Eliman Condiment Set
Dimensions: Big Tray Approx. 7.5" L, 5" W, 1" H, Small Trays Approx. 3.25" x 3.25", 1" H, Spoons Approx. 4" W, 0.75" W
Material: Cattle Horn
- Due to the natural raw materials used, each set is unique in color, shape, and size
- Food safe
- Hand wash only
Artisan Group: Eliman
Eliman works outside Kampala, Uganda, collecting discarded horns that would otherwise be thrown away, turning them into beautiful gifts and home goods. West Africans have always used a sustainable approach to their work, using all parts of the animals that provide food for their people, and Eliman is no exception. What’s more, Eliman employs women and families, including disabled workers, to empower them to overcome generations of poverty.
Your support of Eliman’s work helps him to pay rent on both his workshop and home, support his wife and children and help his seven artisans also pay their rent and provide shelter for their families.
* 100% of your purchase will go back into the organization to help the women and families we serve and enhance the BraveWorks' Artisan program.
Eliman Condiment Set
Where it's made
Enoch has found the most sustainable business we can imagine. He is a simple family man, but one with a resourceful mind always finding new ways to support his family. He lives in the slaughter district near Kampala, Uganda. His home is one room made of dirt and wood with no modern conveniences set amidst the slums, but this area is also blessed with laughing children running throughout the village bringing joy to all. He collects the discarded cattle horn from the slaughter houses and turns them into beautiful home goods and jewelry components. When life gives you lemons, make lemonade, or cattle horn bowls in Enoch’s case!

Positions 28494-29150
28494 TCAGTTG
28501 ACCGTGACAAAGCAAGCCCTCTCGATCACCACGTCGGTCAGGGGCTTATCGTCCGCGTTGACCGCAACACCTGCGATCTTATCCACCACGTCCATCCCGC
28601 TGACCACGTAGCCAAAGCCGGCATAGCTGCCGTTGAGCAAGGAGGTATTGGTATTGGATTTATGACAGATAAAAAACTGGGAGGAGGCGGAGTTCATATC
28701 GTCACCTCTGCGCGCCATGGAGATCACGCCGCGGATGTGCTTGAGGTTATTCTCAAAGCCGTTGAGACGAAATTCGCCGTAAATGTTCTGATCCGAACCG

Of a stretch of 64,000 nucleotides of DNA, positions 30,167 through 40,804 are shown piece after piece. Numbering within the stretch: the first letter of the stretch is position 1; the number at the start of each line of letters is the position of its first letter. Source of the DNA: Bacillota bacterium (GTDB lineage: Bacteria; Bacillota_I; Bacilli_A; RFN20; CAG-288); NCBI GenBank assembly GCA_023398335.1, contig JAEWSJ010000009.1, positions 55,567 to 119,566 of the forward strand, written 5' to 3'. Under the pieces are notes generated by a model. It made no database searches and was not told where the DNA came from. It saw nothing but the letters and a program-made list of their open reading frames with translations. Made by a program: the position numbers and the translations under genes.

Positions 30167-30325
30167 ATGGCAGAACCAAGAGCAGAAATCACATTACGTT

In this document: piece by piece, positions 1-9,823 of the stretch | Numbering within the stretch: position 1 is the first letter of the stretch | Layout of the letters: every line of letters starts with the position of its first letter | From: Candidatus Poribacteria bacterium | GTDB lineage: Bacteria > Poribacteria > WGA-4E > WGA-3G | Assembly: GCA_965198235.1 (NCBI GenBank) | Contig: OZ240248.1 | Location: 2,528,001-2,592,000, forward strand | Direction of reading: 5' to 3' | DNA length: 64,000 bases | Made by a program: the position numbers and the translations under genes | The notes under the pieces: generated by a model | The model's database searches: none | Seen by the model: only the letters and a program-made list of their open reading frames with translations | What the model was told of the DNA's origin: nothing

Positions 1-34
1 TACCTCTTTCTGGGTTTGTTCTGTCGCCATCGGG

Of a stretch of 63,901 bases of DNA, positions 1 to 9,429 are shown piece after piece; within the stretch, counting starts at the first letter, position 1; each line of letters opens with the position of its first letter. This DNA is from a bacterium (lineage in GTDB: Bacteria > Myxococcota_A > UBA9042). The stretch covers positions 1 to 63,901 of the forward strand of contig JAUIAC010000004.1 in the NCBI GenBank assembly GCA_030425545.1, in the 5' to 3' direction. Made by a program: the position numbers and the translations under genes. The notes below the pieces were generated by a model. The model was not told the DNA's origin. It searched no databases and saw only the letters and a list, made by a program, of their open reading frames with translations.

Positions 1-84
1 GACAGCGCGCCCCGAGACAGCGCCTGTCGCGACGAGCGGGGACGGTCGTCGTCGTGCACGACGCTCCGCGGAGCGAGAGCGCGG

How it's made
This is a photo of what the cattle horn looks like when Enoch collects it. Our cattle horn is one of the most sustainable and ethically sourced products that we carry. Poor workers in Kampala, Uganda collect the discarded horn from businesses in the beef industry. Our artisans collect the discarded Ankole horns and take them to their modest workshop where they heat the horns to transform them into beautiful bowls, servers, and jewelry components. Each horn is unique in color and texture, so you know that you are getting a one-of-a kind design where no two pieces are alike. We fell in love with the children in this village, who survive on pennies a day yet have smiles from here to the moon!